Boys' School Welcomes Three Eminent Scientists
August 08, 2014 at 11:53 AM
‘Building a community of scientifically literate students as we aim for excellence in science education.’
The Boys’ School welcomed three of New Zealand’s top scientists to speak at the 2014 Science Symposium this week. Students and their parents packed JC Chalmers Hall from wall to wall to hear from Sir Peter Gluckman, Chief Science Advisor to the Prime Minister; Sir Ray Avery, Founder and CEO of Medicine Mondiale; and Dr Daniel Hikuroa, Earth System Scientist and Research Director, Nga Pae o te Maramatanga, National Centre of Research Excellence.
The idea of an evening dedicated to science stemmed from this term’s Science Fair focus for the boys in Years 7 and 8, as part of the Nature of Science strand. The boys had been working in pairs or independently on a project of their own scientific interest that required following a line of investigation and drawing their own conclusions. The Symposium was planned initially to allow the boys to communicate their findings back to their peers and the School community.
To add something special to this night, our three guests were invited to share their thoughts and ideas with the boys and their families, adding inspiration and motivation for our future scientists and citizens of New Zealand.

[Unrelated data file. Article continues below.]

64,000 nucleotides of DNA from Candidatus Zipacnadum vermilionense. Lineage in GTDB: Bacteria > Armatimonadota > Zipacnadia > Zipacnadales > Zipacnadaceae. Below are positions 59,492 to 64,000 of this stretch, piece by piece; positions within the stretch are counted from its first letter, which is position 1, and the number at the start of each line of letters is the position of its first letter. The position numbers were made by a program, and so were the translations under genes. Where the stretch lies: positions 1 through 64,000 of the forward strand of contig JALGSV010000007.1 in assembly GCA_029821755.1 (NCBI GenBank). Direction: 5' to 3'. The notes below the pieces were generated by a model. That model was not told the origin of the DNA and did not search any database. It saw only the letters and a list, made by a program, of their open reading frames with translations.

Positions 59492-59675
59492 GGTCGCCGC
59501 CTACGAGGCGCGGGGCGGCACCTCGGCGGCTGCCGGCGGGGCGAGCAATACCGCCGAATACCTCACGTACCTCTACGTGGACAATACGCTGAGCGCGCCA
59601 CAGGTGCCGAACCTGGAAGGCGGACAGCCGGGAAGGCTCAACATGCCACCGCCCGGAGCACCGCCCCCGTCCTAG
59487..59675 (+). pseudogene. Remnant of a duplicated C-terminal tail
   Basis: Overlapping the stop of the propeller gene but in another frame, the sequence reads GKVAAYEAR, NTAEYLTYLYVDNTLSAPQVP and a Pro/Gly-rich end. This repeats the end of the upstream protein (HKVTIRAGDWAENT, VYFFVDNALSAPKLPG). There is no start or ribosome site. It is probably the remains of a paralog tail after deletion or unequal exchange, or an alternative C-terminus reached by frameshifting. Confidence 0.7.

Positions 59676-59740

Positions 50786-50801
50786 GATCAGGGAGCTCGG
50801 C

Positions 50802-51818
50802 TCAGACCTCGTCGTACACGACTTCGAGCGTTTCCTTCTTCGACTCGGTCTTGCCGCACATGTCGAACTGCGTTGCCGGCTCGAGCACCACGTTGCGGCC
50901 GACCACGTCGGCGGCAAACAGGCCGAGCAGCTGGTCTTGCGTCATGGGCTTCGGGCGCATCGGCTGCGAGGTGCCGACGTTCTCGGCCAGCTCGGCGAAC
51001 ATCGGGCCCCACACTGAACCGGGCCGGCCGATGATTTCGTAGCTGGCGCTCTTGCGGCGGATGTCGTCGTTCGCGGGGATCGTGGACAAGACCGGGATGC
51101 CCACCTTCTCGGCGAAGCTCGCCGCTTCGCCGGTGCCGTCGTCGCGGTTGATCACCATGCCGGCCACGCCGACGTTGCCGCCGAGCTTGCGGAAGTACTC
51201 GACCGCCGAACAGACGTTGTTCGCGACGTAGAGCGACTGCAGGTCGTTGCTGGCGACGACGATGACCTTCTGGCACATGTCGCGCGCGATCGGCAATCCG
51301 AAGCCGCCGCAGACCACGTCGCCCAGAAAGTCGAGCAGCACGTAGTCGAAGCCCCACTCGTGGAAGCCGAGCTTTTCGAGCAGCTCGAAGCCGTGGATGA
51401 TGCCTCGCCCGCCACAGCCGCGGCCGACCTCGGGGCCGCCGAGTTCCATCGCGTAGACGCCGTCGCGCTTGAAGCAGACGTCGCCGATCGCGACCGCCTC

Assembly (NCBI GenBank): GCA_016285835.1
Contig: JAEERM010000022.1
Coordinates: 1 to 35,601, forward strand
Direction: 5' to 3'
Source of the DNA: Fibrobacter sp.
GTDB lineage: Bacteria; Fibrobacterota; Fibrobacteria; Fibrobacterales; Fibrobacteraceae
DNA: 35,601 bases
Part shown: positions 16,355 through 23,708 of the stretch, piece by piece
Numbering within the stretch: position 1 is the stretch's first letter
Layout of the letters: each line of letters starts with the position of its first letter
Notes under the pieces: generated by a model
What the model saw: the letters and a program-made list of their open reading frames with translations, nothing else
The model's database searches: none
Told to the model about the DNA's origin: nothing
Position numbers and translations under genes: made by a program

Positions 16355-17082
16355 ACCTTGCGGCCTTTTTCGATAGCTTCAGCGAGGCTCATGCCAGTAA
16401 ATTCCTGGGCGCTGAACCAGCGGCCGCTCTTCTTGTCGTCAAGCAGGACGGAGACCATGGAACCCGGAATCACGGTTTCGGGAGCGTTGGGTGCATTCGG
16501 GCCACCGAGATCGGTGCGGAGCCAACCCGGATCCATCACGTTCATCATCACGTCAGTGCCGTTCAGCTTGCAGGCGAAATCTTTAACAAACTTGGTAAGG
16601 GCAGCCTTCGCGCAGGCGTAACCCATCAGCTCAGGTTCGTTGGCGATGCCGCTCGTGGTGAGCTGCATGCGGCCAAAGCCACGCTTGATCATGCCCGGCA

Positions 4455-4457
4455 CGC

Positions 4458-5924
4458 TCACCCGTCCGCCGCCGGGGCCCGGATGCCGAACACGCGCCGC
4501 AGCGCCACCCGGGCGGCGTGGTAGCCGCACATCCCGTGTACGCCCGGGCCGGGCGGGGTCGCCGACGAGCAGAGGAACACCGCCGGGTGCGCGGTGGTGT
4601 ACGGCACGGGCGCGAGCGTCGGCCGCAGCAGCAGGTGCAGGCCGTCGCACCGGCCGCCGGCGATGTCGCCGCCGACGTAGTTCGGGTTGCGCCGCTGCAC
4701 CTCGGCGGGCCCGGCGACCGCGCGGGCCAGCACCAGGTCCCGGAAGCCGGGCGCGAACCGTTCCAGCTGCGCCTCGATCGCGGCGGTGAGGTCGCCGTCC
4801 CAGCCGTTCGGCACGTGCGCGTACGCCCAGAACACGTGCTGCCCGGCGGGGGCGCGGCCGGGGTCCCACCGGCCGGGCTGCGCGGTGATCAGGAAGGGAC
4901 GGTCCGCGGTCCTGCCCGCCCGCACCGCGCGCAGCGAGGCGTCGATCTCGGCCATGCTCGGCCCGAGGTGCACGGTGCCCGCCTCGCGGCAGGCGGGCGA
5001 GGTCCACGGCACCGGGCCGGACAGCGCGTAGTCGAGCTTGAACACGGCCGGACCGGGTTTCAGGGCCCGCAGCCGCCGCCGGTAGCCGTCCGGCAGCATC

Sir Gluckman, Sir Avery and Dr Hikuroa each came forward to speak with messages on a common theme. Each said they were amazed by the range of projects on display by the boys and cited a generational difference between the way they had learned years ago – remembering facts – and the ways our boys now learn through discovery. Sir Gluckman said that, ‘Science is not a series of facts; it’s about processes and a series of observations. These processes are how we gain knowledge about the world around us…without scientific knowledge, it’s just opinions.’
Sir Avery followed on by saying that ‘Scientists by their nature are inquisitive and creative.’ He cited the Stone Age era that lasted 3 million years and saw the development of adzes designed to fit comfortably in a man’s hand. Few would have collaborated on that discovery. Fast forward to the last century and the creation of a computer mouse, also designed to fit comfortably in the hands of men and women. Millions collaborated on creating and improving this design. He said, ‘Not one single person in this room is as clever as all of us.’ Like his fellow speakers, he advocated the sharing of ideas.